It is important that antibody suppliers use diverse strategies to ensure the specificity of antibodies against post-translationally modified proteins (4). Some of these approaches may include treating cells with appropriate kinase-specific activators and/or inhibitors (Figure 3 and Figure 5); comparing target recognition in cells with or without a knockout point mutation in the gene of interest at the site of modification (Figure 6); using an antigen peptide to block all signal; confirming specificity via dot blot (at least 75% of the total signal should be specific to the cognate peptide); and verifying correct subcellular localisation or treatment-induced translocation via immunohistochemistry or immunocytochemistry.
Targeting modified histones
Appropriate analysis of post-translationally modified histones relies heavily on chromatin immunoprecipitation (ChIP). In ChIP, an antibody against a nuclear protein (eg, a specific post-translationally modified histone, unmodified histone or a nonhistone target protein) is used to immunoprecipitate associated DNA sequences. These sequences are subsequently analysed by quantitative PCR (qPCR), microarray (ChIP-chip) or next-generation sequencing (ChIP-seq).
ChIP can be a powerful strategy to gain both locus-specific and genome-wide information, but only when using highly specific and well-characterised antibodies. A large number of ChIP antibodies are available through commercial suppliers; however, it is important to note that not all suppliers rigorously or consistently screen their epigenetic antibodies for cross-reactivity.
Targeting difficult proteins
The current methods used by suppliers to generate antibodies can have significant impact on their success in any of the above applications8. In addition to the aforementioned modified proteins, there are some proteins with specific characteristics that make developing antibodies against them particularly difficult. These examples include proteins with sequences that are highly conserved among mammalian species, membrane proteins and small molecules.
However, there are multiple technologies and approaches available during antibody development that can address each of these challenging proteins, including novel immunisation strategies, special considerations in antigen design, and automated or high-throughput screening technologies. Each approach is proving to be critical for the successful generation of both polyclonal and monoclonal antibodies for difficult targets.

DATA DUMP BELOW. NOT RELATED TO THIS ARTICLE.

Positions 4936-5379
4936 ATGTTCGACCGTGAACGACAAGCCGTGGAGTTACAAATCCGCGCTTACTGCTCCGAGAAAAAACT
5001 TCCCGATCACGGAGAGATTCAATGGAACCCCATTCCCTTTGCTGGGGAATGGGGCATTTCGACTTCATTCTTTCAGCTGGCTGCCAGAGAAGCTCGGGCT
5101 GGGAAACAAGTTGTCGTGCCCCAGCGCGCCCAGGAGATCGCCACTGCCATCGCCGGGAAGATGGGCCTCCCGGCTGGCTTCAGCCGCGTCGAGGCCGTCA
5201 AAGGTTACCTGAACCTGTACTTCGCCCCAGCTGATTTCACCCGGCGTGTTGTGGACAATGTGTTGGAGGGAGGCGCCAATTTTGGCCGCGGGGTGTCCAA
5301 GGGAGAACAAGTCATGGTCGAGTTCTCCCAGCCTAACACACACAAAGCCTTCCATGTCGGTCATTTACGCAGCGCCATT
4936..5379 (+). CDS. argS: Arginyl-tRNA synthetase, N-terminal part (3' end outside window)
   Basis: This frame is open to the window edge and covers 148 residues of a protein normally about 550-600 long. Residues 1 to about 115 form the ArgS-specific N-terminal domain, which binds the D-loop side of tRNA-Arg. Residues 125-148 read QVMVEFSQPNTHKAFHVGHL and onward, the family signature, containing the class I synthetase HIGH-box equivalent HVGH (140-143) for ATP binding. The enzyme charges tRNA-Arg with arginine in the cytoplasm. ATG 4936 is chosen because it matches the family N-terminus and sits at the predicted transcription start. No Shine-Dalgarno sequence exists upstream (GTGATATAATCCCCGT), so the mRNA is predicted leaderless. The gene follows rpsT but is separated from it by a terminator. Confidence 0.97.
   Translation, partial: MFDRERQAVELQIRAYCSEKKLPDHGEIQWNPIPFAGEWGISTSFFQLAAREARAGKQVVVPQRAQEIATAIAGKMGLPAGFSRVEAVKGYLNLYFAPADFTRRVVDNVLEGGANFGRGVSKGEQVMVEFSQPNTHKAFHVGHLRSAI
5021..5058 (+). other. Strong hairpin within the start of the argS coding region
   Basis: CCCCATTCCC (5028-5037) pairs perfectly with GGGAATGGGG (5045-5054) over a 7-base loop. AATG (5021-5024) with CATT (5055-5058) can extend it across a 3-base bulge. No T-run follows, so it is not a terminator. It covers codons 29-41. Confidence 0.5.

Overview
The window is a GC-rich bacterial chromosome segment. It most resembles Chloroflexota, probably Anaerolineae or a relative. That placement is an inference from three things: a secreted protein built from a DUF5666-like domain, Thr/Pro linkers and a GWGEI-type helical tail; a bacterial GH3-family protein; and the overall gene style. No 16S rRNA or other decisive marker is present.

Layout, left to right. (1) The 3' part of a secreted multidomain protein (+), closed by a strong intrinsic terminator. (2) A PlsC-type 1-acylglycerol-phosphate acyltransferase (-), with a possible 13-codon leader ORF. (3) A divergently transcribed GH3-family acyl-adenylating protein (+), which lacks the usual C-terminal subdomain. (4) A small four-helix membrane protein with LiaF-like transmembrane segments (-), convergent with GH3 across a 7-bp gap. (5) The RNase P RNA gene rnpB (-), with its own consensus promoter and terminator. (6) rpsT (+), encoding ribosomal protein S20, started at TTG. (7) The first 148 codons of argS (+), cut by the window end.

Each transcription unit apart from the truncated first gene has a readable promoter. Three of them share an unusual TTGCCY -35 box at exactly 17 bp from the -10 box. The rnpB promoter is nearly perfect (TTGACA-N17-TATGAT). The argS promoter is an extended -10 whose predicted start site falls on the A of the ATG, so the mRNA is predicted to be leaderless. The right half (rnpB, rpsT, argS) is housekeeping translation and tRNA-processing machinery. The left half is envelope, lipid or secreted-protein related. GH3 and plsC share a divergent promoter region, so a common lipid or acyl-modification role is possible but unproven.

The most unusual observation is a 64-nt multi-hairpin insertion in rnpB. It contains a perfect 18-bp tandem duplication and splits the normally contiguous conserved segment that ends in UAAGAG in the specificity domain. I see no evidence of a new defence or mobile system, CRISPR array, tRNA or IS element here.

Novel immunisation protocols designed to produce antibodies with the highest possible affinity and specificity include the use of multiple host animal strains as well as different combinations of protein carriers and dosing strategies. Results show that these innovations at the point of antigen exposure are able to break immune tolerance for highly conserved antigens and may induce a stronger antibody response, allowing the generation of specific antibodies against many highly conserved proteins.
A genetic immunisation protocol can also be used to address challenges arising from generating antibodies against membrane proteins and small molecules. For example, an immunisation process that targets antigens directly to antigen-presenting cells can induce rapid and effective antibody responses.
Additionally, significant effort has been placed on immunogen design, purification, optimisation and screening strategies for antibodies against post-translationally modified proteins, which have resulted in highly specific antibodies generated against modified histones and to many other post-translationally modified targets.
Finally, the efficiency, quality and reproducibility of monoclonal antibody generation can be significantly enhanced through automation and high throughput screening. Monoclonal antibodies are frequently preferred for research use – and overwhelmingly preferred for use in clinical research assays – because of their consistency and specificity (5).
However, the conventional hybridoma technology that is used to generate and screen monoclonal antibodies is both time-consuming and very low throughput. Today, there are novel, semi-automated approaches to producing high quality mouse monoclonal antibodies which combine high-throughput hybridoma production with protein microarray-based screening and selection. These technologies enable standardisation of the monoclonal antibody development process, leading to greater consistency in validation results.